As the budget stalemate persisted among lawmakers in Washington, US markets were shaken when the 10-year Treasury yield began rising in the last two weeks of September to reach 1.567% on 28 September, its highest levels since June.
Rising rates cause future cash flow to be discounted more steeply and increases the cost of debt that is used to fund growth and share buy-backs, all of which gets reflected in the valuations.
Market reaction was swift. Investors already expected the Federal Reserve to curb its emergency bond-buying stimulus amid rising inflation. The Nasdaq Composite plummeted 2.83% to 14,546.68 points, its lowest number since March while the S&P 500 and the Dow Jones Industrial Average dropped 2.04% and 1.63%, respectively, to close at 4,352.63 and 34,299.99, respectively.
Even Technology shares dropped rapidly. Facebook, Microsoft and Alphabet dropped more than 3%, while Amazon lost more than 2%. Large chip stocks struggled, as Nvidia slid 4.5%.
“People relied on Google and Microsoft to never go down. Now, they’re getting a reality check,” said one technical strategist. He foresees even more selling after Tuesday, leading to a downward spiral for tech and large-cap growth names.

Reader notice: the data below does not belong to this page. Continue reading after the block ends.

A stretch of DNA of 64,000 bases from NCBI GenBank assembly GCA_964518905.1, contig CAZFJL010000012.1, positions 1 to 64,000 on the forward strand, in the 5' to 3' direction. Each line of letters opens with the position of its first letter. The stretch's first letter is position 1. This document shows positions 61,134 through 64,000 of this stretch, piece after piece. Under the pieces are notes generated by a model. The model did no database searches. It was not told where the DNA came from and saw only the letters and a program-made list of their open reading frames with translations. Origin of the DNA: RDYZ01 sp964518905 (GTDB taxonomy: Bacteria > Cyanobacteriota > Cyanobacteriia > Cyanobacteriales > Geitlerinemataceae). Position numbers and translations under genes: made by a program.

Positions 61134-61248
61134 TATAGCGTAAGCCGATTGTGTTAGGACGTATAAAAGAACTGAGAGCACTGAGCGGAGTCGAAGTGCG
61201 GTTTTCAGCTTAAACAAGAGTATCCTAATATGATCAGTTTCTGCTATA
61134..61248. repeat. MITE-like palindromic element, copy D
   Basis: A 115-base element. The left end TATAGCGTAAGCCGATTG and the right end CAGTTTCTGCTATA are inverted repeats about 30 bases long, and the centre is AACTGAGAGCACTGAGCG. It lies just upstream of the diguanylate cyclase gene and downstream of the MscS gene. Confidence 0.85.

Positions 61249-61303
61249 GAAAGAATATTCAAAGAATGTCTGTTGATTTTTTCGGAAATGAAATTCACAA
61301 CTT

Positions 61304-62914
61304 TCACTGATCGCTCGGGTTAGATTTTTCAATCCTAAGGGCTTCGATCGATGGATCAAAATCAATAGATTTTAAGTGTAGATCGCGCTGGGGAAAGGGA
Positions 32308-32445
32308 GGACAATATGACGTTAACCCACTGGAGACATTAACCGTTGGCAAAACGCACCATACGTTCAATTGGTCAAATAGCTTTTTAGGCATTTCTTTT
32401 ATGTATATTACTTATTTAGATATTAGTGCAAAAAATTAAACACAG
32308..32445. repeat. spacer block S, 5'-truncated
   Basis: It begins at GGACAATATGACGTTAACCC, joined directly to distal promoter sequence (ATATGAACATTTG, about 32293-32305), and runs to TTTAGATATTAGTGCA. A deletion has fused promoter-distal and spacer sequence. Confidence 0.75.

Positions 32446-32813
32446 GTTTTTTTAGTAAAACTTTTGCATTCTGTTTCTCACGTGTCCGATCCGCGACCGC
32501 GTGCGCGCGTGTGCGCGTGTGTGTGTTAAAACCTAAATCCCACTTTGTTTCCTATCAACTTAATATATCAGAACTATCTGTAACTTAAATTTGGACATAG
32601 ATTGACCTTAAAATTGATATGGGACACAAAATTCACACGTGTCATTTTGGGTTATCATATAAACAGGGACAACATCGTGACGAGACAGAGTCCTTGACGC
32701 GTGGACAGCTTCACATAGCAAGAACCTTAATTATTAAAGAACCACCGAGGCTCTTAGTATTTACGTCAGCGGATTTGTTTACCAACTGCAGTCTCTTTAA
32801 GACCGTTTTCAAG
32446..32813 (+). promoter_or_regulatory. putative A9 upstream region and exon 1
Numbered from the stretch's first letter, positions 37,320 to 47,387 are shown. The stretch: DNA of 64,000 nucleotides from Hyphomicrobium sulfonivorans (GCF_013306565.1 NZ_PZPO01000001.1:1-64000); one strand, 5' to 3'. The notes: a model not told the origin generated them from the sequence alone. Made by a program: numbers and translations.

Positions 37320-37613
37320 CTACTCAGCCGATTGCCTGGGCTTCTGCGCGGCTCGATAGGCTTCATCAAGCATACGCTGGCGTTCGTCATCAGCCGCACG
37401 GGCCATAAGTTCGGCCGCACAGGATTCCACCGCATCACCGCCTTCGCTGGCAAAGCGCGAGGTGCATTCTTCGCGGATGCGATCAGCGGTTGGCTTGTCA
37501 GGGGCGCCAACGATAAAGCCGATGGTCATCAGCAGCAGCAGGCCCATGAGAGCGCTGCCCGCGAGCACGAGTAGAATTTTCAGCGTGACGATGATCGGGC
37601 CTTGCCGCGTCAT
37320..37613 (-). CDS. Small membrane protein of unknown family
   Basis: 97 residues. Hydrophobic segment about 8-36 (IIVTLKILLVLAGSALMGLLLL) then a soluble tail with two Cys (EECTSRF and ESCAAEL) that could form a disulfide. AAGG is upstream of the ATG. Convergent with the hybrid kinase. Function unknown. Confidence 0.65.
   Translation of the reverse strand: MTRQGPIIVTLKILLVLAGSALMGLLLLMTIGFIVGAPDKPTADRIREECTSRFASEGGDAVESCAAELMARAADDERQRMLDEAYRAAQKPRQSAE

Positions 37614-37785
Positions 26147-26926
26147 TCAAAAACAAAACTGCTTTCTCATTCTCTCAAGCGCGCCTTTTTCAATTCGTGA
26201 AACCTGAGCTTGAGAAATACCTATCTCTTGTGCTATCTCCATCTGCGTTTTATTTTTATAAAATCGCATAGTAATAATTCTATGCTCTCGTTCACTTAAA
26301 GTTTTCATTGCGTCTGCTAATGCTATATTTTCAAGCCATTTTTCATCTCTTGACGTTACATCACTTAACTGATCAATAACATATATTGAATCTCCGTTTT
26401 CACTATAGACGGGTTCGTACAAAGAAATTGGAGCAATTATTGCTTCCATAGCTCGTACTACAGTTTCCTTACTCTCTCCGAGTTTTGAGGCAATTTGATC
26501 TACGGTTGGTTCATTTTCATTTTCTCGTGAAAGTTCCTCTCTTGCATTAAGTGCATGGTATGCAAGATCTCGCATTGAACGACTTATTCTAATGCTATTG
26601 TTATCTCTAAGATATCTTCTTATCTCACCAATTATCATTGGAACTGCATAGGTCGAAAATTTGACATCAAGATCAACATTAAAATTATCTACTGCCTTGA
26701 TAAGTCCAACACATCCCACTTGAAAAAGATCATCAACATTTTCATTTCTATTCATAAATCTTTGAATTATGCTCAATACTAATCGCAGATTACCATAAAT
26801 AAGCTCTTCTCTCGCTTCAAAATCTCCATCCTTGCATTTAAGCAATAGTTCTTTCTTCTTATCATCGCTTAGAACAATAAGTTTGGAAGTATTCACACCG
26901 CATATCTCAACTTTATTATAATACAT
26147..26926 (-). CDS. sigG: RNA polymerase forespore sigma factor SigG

Markets are susceptible to countless external factors that are difficult to predict, including geo-political events, investor sentiment, speculation, etc. A rising market can create great wealth and make companies prosper, and a tumbling market can swiftly destroy both.
Some approaches have been proven to help investors shield their wealth from a volatile or inflationary market.
Alternatives are unconventional financial assets that tend to be illiquid and unregulated, such as private equity, venture capital, hedge funds, real estate, commodities, and tangible assets. Given their low correlation with traditional stocks and bonds, alternatives are relatively immune to stock market volatility. Learn more about alternative investments here.
A long-term strategy entails holding illiquid, income-generating asset classes for three years or longer, such as private equity, private debt, real estate, etc. While their book value may be subject to mark-to-market adjustments from time to time, the real value of these assets tends to be immune from market fluctuations, avoiding significant losses. Learn about the merits of long-term investments on here.
Diversification is simply about allocating investments in your portfolio to various assets that perform independently from one another. The low correlation between diversified assets optimizes returns and limits losses. Diversification should entail assets from multiple markets, geographies and sectors, so that your portfolio is not affected greatly if any given investment performs poorly. Learn more about diversification on here.
The Family Office favors a long-term strategy in alternative investments diversified over geographies, sectors and markets to shield you from unexpected downturns in the public markets.
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